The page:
The Cultural Hubris of Olympic Dog Meat Outrage

There’s a large group that was not celebrating the Olympic hoopla in South Korea: the two million dogs in South Korea who are brutally slaughtered each year after spending their short lives in small wire cages.

Korean dogs raised to be eaten "are fed rotten, ground-up food scraps that result in the death of many puppies," says James Hyams, who documented the Korean dog meat trade over 18 months and directed the short film Korean Dog Meat Expose. "The first and only time the dogs' feet touch the ground is when they are electrocuted to death for their flesh."

Yet restaurants serving dog meat were within walking distance of the PyeongChang Olympic Stadium, and within miles of the games are dirty, decrepit, reeking dog farms.

Americans have been horrified. Still, given the widespread abuse of animals in the global food system, is the outrage about dog meat cultural hubris?

I’m all too familiar with the Asian trade that kills 30 million dogs every year. In 2016, I and two other investigators traveled to Yulin, China, to document it. We filmed atrocities within a dog slaughterhouse and visited a dilapidated hovel where dogs were raised for food. For this work, we faced beatings and days-long government interrogations, yet we managed to rescue three dogs. One of them, Oliver, is now a treasured member of my family.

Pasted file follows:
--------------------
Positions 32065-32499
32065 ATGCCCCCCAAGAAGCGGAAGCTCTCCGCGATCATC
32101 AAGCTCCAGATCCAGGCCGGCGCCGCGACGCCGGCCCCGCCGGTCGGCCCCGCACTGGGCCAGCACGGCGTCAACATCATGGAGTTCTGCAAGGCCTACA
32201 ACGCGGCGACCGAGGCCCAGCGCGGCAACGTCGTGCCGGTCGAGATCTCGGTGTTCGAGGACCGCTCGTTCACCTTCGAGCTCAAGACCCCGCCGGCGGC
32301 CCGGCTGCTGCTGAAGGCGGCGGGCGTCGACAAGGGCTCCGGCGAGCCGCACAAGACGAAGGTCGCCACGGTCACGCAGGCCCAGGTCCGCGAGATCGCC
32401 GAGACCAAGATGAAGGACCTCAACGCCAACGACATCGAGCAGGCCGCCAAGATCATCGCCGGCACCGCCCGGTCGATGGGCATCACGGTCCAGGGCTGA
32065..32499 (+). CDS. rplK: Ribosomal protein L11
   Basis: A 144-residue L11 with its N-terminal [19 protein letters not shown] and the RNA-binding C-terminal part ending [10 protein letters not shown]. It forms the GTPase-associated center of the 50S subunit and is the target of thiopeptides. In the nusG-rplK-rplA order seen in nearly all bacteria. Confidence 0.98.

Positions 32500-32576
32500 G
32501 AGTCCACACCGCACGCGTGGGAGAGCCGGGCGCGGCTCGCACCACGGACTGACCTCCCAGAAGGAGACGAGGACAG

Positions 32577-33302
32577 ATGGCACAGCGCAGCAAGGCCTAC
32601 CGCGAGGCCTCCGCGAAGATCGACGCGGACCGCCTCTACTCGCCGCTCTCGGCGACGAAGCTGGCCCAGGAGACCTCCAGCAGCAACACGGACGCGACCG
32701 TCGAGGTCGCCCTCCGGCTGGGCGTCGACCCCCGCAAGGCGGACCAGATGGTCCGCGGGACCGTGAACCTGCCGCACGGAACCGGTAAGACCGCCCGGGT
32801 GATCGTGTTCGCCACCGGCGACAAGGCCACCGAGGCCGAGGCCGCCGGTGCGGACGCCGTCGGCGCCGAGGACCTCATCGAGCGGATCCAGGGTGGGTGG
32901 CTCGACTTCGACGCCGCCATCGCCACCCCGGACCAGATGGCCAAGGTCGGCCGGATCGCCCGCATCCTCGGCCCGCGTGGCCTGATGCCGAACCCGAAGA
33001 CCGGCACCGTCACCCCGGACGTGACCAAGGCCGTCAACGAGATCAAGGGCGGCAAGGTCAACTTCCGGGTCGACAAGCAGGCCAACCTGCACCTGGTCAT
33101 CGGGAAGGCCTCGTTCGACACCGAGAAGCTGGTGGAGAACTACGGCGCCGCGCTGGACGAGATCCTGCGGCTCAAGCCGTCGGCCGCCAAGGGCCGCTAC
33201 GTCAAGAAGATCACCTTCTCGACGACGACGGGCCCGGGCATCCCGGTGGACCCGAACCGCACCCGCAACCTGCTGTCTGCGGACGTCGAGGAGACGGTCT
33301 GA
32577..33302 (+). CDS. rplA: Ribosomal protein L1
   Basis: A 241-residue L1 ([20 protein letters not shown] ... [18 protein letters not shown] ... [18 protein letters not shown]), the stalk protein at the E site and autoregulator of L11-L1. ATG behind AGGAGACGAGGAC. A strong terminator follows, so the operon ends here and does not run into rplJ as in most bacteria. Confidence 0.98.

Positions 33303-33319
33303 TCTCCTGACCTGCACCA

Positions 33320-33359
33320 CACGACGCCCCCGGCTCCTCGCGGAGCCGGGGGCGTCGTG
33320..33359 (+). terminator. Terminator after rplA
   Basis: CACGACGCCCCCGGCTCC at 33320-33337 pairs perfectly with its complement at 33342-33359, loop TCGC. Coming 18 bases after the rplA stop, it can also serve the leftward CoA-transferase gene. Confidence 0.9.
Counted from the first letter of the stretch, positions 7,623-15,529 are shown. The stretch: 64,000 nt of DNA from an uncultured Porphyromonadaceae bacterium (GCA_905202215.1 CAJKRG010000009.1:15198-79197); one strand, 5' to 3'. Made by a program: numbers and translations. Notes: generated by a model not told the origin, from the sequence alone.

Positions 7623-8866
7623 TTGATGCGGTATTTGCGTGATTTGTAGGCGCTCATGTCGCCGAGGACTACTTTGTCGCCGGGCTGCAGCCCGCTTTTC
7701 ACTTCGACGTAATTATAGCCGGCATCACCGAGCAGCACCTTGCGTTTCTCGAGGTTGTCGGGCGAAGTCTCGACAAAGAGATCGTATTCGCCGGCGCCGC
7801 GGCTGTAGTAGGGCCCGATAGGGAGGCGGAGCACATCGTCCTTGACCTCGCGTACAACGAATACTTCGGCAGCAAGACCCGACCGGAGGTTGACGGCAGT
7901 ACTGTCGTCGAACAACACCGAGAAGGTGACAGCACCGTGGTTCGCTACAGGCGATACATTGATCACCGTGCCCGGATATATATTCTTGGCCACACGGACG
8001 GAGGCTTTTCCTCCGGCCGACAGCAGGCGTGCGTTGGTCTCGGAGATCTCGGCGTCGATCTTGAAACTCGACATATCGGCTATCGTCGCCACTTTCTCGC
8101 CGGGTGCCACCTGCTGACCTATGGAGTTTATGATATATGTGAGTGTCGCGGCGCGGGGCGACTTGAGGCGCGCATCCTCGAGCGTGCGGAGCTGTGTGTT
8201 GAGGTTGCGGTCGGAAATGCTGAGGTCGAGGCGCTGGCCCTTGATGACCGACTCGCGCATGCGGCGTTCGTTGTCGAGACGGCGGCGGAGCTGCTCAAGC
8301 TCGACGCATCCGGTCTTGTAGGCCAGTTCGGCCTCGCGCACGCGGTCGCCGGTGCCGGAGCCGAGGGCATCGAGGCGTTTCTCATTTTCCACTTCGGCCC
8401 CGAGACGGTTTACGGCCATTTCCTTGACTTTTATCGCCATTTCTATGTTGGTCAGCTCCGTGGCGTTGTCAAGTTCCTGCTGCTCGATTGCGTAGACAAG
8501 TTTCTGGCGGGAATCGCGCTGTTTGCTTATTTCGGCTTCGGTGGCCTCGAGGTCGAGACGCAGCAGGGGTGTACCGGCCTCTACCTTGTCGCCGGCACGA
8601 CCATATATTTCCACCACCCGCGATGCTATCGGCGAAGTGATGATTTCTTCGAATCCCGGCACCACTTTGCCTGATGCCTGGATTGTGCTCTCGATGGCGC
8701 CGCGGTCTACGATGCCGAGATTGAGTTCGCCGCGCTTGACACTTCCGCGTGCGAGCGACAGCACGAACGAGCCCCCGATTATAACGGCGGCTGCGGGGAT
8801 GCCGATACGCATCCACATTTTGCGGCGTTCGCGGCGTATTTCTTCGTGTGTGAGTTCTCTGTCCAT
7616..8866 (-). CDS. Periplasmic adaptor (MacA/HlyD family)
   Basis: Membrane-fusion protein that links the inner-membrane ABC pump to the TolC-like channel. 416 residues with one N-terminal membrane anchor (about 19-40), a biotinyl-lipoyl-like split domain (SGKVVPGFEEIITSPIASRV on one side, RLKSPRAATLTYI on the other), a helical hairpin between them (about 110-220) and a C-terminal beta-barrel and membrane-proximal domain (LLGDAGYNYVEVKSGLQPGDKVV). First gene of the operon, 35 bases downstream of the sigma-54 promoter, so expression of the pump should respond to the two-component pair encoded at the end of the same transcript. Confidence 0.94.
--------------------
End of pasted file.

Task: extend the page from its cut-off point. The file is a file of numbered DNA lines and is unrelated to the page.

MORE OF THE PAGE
The U.S. slaughters over nine billion land animals a year. Yet Americans largely ignore this cruelty just as the Asian public largely ignores the dog meat trade. Asian supporters of dog meat see Western outrage as hypocrisy and a relic of colonialism. As a dog meat vendor put it, Indian culture holds cows sacred and Americans revere dogs.

If killing dogs is no different from killing chickens, why do Americans recoil from dog meat and relish barbequed chicken?

In a psychological process which Stanford professors call "moral credentialing," we Americans often use the barbarism of dog farmers to enhance our sense of moral superiority, insulating our own barbaric practices from scrutiny. This hypocrisy undermines attempts by Asian-American people, like me, to build common cause with animal activists overseas. The result is that animals suffer.

Thankfully, things are beginning to change. Investigations such as those done by DxE and other animal rights groups are spreading awareness of the hidden violence. A 2014 Gallup poll found a surprising 32 percent support granting animals the “same rights as people," while another poll found 47 percent of Americans support a ban on slaughterhouses.

Simultaneously, Asian activists are successfully challenging the system. In China, for example, they banned a dog meat festival in 2011, shut down 126 restaurants' dog meat sales during the past few years, and rescued over 1,000 dogs in 2017.

As we move on from the Olympic Winter Games, I hope we give a thought not just to the dogs being killed in South Korea, but to all our animal victims, and take steps to create a world where all animals are free from exploitation.

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